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Cuffed Carlos Henriquez back at State House

Jailed lawmaker faces ethics panel

State Representative Carlos Henriquez was escorted to an elevator at the State House after he answered more questions Tuesday from the Ethics Committee.

WENDY MAEDA/GLOBE STAFF

State Representative Carlos Henriquez was escorted to an elevator at the State House after he answered more questions Tuesday from the Ethics Committee.

Representative Carlos Henriquez, convicted and jailed on two misdemeanor assault counts, returned to the State House Tuesday for the second time in five days, facing more questions from the Ethics Committee as House leaders prod him to resign.

Appearing again in handcuffs and a collared shirt with no tie, Henriquez declined to answer a question about whether he planned to relinquish his seat.

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The state representative met with the disciplinary panel Tuesday morning, exiting the first-floor hearing room roughly an hour after he entered. Henriquez last met with the committee Friday, coming from and returning to the Middlesex House of Correction.

Ethics Committee deliberations are secret, with members forbidden from discussing them even with other colleagues.

For Henriquez to be expelled from the Legislature, the Ethics Committee would need to make a recommendation to the full House, which could then vote on it.

The second-term Dorchester Democrat was convicted this month of holding down a woman and punching her in the chest when she refused to have sex with him. He is appealing, and his attorney has questioned the fairness of his trial, asserting that he was tried by an all-white jury.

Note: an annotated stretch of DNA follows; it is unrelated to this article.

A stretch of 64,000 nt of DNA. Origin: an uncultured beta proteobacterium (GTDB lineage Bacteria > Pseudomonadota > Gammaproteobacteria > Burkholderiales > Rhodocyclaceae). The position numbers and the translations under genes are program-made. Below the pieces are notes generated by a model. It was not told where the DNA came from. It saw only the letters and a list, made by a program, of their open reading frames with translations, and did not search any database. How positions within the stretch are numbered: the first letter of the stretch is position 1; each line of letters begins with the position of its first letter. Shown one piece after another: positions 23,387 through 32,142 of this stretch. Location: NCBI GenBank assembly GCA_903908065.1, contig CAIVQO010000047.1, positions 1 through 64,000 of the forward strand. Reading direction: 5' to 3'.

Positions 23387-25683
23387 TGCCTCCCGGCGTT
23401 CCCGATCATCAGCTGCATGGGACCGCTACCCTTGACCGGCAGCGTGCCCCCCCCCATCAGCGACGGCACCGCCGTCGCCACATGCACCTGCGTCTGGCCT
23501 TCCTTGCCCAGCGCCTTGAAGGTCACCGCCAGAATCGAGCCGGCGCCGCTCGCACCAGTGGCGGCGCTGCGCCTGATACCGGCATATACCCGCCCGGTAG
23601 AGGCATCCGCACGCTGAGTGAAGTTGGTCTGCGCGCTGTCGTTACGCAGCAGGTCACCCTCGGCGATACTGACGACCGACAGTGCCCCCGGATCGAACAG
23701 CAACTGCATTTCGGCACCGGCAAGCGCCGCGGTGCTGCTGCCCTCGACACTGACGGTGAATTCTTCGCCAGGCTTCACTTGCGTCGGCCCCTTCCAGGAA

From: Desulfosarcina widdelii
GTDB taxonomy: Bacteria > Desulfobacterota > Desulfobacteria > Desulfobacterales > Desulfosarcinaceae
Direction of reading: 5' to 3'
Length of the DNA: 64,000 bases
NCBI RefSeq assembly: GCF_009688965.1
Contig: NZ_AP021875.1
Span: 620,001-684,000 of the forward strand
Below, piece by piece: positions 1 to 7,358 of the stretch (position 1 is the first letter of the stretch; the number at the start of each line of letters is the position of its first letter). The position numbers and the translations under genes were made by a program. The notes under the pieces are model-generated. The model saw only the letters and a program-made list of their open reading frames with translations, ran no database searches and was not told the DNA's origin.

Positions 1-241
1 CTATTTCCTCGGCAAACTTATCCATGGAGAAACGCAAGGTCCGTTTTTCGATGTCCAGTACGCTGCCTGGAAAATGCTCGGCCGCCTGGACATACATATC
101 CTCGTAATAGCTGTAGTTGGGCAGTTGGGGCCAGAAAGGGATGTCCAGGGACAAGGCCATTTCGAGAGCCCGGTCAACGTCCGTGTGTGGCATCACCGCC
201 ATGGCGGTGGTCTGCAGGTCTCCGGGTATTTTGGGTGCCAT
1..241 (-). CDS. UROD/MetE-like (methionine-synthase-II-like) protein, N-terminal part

Henriquez, 37, continues as a state representative while serving his jail sentence. He has refused calls from the governor, the House speaker, and the mayor to resign.

No lawmaker had entered the State House in handcuffs in decades, if ever, though other convicted lawmakers have returned to face colleagues.

In 1977, Senate majority leader Joseph DiCarlo bucked a Senate effort to remove him from office. Convicted of extorting $40,000 from a consulting firm overseeing construction of the University of Massachusetts Boston campus, DiCarlo and another senator were sentenced to a year in jail.

But their sentences were deferred pending appeals, allowing DiCarlo to take to the floor of the Senate and deliver an angry, 17-minute speech in which he proclaimed his innocence.

According to the House clerk’s office, the House last expelled one of its members in 1906, when Frank J. Gethro , a Boston Democrat, was pushed out amid bribery charges.

Henriquez’s Twitter account solicited support for the lawmaker Tuesday, asking Roxbury residents to contact House Speaker Robert DeLeo: “If you live in Roxbury and feel that Carlos has helped the community, e-mail the speaker to share your support.”

Stephanie Soriano-Mills, Henriquez’s lawyer, said she was unsure who had been tweeting from Henriquez’s account, saying that it was probably a family member.

Jim O’Sullivan can be reached at Jim.OSullivan@globe.com.
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